Why aren’t the Lakers playing Marc Gasol more? https://t.co/kdWmFT8kVN
— LakerTom (@LakerTom) May 5, 2021
Why hasn’t he gotten more burn?
From my view, the case begins with age. The decline in foot speed makes Gasol a questionable-at-times option in the Lakers’ defensive scheme. They like to play their bigs to the level of the screen, if not higher at times; he can’t do that at high volume.
Drummond is more physically equipped to handle that scheme. It’s understandable (even if you disagree) that the Lakers would give him more of those reps, to acclimate him to their system as well as take some of the load off of Gasol at this stage of his career.
Where Gasol struggles playing higher up, he can still navigate in drop. The sense for playing the gap — not allowing too much space for pull-ups, not leaving himself open to lobs behind him — is still there. With less space to navigate, he’s able to commit and contest a little easier.
Add in Gasol’s strength as a post-up defender, and you still have a guy that provides plus value. The Lakers’ defense is stingier — nearly three points per 100 possessions — with Gasol on the floor.
Offensively, Gasol’s role is a bit easier to visualize. His role is to invert the offense as a high-post playmaking hub, a handoff threat in Delay sets or otherwise, or a perimeter spacer when his teammates run the show.
Gasol can make sweet music as a passer. Basic reads can be made out of set pieces — the Lakers love pitching the ball to the elbow and running flex action for cutters. Or, if the situation calls for it, players can shake loose with back cuts, trusting that Gasol will find them.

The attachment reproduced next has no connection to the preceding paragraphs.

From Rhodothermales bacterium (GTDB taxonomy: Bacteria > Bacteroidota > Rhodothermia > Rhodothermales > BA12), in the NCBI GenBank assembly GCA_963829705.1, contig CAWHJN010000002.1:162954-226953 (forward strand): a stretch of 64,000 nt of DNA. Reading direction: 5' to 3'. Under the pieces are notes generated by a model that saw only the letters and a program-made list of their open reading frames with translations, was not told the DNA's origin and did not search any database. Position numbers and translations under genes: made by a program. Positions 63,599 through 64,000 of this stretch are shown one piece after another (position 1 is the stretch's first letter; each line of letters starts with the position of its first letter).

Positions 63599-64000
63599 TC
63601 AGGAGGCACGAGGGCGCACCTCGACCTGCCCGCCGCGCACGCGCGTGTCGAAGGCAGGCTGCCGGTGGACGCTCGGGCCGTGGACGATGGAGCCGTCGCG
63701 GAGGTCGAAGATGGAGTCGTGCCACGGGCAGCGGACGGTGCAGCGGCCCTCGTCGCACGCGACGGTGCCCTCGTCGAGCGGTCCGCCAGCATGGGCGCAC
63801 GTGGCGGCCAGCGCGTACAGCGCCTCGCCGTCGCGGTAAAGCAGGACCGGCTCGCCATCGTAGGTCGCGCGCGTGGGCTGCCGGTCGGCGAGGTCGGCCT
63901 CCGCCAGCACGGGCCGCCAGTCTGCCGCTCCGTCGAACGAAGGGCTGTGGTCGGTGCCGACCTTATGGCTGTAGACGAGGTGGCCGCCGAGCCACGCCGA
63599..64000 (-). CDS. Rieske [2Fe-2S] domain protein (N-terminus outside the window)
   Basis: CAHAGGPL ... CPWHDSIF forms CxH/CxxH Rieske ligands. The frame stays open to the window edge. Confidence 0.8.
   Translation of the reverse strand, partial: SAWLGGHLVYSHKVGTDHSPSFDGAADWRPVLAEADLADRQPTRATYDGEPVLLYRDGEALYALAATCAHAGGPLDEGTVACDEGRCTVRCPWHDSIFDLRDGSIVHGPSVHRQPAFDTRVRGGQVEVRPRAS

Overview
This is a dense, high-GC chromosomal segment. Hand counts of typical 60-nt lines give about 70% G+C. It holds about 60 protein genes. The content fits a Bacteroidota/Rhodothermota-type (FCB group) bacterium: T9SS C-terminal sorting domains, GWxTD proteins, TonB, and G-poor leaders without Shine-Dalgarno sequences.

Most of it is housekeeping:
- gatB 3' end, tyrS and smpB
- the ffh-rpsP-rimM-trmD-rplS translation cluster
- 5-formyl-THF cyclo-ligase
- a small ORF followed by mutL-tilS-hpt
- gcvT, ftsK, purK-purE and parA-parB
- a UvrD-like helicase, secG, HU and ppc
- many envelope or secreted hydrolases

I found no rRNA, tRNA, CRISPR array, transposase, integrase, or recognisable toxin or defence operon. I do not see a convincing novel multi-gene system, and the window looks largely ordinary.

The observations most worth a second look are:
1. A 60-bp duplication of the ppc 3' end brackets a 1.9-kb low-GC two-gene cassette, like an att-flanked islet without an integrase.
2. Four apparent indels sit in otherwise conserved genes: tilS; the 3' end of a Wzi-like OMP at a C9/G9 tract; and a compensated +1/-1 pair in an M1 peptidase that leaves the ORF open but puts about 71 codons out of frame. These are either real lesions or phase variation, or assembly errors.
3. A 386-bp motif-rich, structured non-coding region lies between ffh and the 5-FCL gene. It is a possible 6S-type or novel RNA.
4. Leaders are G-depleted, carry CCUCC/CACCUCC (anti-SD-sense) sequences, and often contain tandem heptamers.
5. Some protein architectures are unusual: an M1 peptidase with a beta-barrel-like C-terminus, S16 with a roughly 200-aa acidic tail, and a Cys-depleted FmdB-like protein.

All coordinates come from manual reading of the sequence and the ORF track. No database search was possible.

Gasol can shoot the ball. He’s drilled 40.5% of his threes this season, and 37% of his triples over the last five seasons. The issue is volume: 2.5 attempts this season, 3.5 over the last five.
His ability may dictate teams scrambling to close-out or pick him up in pick-and-pop situations, but his passivity gives defenders an out. Gasol went 3-of-4 from three against the Denver Nuggets on Monday night, and all four of his looks came with little to no defensive attention.
It’s easy to argue that Gasol spreads the floor better than Drummond does — and he does, without question — but some of the hesitation to giving Gasol more burn may be due to his, well, hesitation.
Gasol generating north of 1.2 points per possession on pick-and-pops (via Synergy) sounds great… until you realize that number comes on 23 possessions. The same can be said for him as a roller (1.29 PPP, 14 possessions), and it’s not like he warps defenses with his vertical gravity if he doesn’t get touches.
The Lakers rarely give Gasol low-post touches; the results haven’t been great (0.61 PPP, 5th percentile) when they do. He tends to face-up or sprinkle in fadeaways more than he attempts to pulverize dudes on the block. That finesse style isn’t inherently bad; it just doesn’t draw extra bodies unless there’s a massive size mismatch the defense wants to get out of.
There are holes to poke in Gasol’s game on both ends, and the Lakers have another former All-Star they’re trying to work in. It should come as a shock to nobody that they’re prioritizing Drummond’s physicality.
That, of course, doesn’t make it right. Even with Gasol’s (self-inflicted) limitations, the Lakers have been a better team with him on the court. More specifically, lineups featuring Gasol, LeBron James, and Anthony Davis have blitzed teams by nearly 12 points per 100 possessions in 347 minutes.
Starting Gasol over Drummond might be a bridge too far, but there’s certainly no logical reason for Gasol to be racking up DNPs at this point. There’s room for him to accentuate bench lineups with his playmaking and defense. Those same skills allow him to fit alongside the Lakers’ two best players.
Play the man.